As with previous seasons, it’s hard to talk about Diaries as the series rests on its constant ability to catch you off-guard and throw the plot into unexpected directions. The final episode proves that with a flashback changing everything you know of one major relationship and a key character transformed forever in shocking fashion. The production values are top-notch from effects to the mood of the flashback scenes, the music mixing modern songs with an eerie score to pull you in. The writing also continues to be sharp with great laugh lines by Somerhalder and Accola, mixing laughs with the thrills in a fine balance. The constant plans against Klaus and why they fail are great to watch and having it on DVD allows you to rewind to meaty moments like Alaric discovering the darker side of the protective ring he wears. While the high school setting may seem a bit off now, the characters and their stories are the central part of the series and once again, Diaries proves itself above a mere genre series into one of the hottest and wickedest shows on TV today and season three just makes it oh so much better to bite into.
Rating: 8.5 out of 10.0
Widescreen with a 1.78:1 aspect ratio, the picture isn’t as sharp as the Blu-Ray but still quite excellent for a TV show on video. The night scenes are wonderfully moody and shot well and the daylight scenes work as well along with the variety of special effects and the unique flashbacks. The production is as top-notch as always and thus the video is clear to allow fans of the show to enjoy another fine season.
Rating: 9.0 out of 10.0
Dolby Digital 5.1 Surround Sound with subtitles in English, French and Spanish. Again, a great audio track to keep with the always fine music of the show and the subtitles can help with the accents of some characters. No need to adjust the volume as you can enjoy the sound in fine form and aid the enjoyment of the series.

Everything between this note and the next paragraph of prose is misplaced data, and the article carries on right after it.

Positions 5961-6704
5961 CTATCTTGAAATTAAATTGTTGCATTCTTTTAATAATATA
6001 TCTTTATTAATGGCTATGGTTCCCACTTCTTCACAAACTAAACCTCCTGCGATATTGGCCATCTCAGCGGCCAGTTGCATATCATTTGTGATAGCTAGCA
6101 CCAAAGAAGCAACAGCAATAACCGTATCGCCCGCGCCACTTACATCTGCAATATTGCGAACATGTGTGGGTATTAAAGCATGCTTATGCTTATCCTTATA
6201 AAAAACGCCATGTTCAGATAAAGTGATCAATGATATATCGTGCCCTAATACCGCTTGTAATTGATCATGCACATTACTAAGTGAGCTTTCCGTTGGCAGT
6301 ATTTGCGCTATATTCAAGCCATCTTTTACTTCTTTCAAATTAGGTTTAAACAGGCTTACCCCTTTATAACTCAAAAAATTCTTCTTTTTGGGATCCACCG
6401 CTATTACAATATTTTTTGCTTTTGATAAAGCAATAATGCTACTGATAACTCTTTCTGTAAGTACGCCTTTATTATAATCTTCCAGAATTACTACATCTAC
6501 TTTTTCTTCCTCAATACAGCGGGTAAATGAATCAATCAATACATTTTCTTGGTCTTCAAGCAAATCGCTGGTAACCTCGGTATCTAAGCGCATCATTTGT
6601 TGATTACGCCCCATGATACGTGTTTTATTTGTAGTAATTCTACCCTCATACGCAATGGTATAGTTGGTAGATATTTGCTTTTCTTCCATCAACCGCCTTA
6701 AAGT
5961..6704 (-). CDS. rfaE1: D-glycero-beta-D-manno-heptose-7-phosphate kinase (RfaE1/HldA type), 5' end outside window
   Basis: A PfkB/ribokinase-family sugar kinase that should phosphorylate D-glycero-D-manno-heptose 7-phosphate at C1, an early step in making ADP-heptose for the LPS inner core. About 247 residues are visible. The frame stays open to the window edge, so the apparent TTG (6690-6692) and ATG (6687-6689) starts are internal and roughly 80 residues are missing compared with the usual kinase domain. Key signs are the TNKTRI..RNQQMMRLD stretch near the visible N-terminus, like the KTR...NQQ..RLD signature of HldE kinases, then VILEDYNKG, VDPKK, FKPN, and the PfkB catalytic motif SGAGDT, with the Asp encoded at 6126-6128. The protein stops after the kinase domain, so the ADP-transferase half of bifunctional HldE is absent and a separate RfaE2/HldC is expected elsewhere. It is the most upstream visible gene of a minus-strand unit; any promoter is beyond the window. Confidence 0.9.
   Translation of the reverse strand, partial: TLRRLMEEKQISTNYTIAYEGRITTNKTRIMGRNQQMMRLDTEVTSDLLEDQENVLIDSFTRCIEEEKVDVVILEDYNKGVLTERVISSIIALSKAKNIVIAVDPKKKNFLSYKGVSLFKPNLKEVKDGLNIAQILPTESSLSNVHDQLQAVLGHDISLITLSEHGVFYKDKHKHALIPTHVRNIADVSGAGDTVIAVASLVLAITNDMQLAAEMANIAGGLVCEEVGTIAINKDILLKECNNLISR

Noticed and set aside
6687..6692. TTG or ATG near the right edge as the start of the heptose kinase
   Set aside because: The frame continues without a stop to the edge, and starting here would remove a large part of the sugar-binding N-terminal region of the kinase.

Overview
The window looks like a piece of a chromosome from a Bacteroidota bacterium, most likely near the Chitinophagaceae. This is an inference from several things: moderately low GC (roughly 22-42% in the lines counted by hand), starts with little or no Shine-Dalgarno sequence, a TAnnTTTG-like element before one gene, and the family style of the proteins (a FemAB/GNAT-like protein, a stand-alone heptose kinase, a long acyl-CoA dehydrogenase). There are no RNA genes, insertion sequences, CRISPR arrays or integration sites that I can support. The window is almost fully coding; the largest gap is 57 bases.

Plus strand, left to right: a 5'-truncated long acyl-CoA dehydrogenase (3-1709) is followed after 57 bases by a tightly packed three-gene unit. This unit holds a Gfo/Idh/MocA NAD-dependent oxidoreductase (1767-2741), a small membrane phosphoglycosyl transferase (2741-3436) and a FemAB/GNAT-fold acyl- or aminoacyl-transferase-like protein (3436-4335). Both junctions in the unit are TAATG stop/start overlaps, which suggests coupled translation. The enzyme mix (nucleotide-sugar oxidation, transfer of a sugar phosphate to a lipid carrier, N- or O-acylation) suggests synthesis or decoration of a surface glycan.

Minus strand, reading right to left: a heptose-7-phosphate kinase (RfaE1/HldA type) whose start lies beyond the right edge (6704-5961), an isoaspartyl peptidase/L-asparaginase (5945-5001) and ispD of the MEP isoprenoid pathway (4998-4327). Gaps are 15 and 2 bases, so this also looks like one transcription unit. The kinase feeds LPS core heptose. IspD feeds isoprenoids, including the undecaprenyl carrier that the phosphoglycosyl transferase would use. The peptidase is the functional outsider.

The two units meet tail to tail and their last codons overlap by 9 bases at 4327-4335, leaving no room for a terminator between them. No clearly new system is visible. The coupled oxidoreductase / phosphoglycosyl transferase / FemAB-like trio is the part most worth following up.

Rating: 9.0 out of 10.0
Sadly, Warner Bros appears to be cutting down on special features for TV season sets as we have no audio commentaries this time around.
Stefan’s Descent into Darkness (9:43) is an overall look at the season, producer Julie Plec saying that Paul Wesley wanted more of Stefan and her telling him their plans for him. They explain they went out of their way in season two to make him noble, “making him as good as possible to take it all away.” Wesley and Somerhalder both loved the shifting of the Stefan/Damon relationship and everyone hails the “Reckoning” episode as a major highlight of the series. A fun bit is the talk on picking the right music, making it tense but also romantic, exactly the balance Diaries is all about.
The Original Vampires: The Beginning (21:45) goes in-depth to the origins of the vampires on the show with Dace Stroker (descendant of Bram) explaining how the vampire legend came about from the plague claiming victims in old England. We get a lot of flashbacks to the episodes explaining the Originals and the writers talking about integrating witchcraft along with charts on the bloodlines of each vampire and who they sired. While the show is magical, they try to base it in some reality and science to make it more relatable and how they liken it to a dark fairy tale. Good to sum up the sometimes confusing backstory in a good way for fans.
We get a half dozen deleted scenes spread through the discs like a great talk between Caroline and her mom and an encounter between Tyler and the sheriff. Plus, a three minute blooper reel.
Rating: 7.0 out of 10.0
The 411: While the extras this time around aren't expansive, the content for The Vampire Diaries more than makes up for it. Between the amazing stories, the wild twists and the willingness to make major changes to characters, the series shines, backed by its fantastic cast and wicked soundbites. This year is just meatier than ever, keeping you guessing what will happen all the way to the stunning finale and providing some amazing episodes in the meantime. For fans of the show, it's the best year yet while newbies will find out why it has such a following and is more than worth biting into.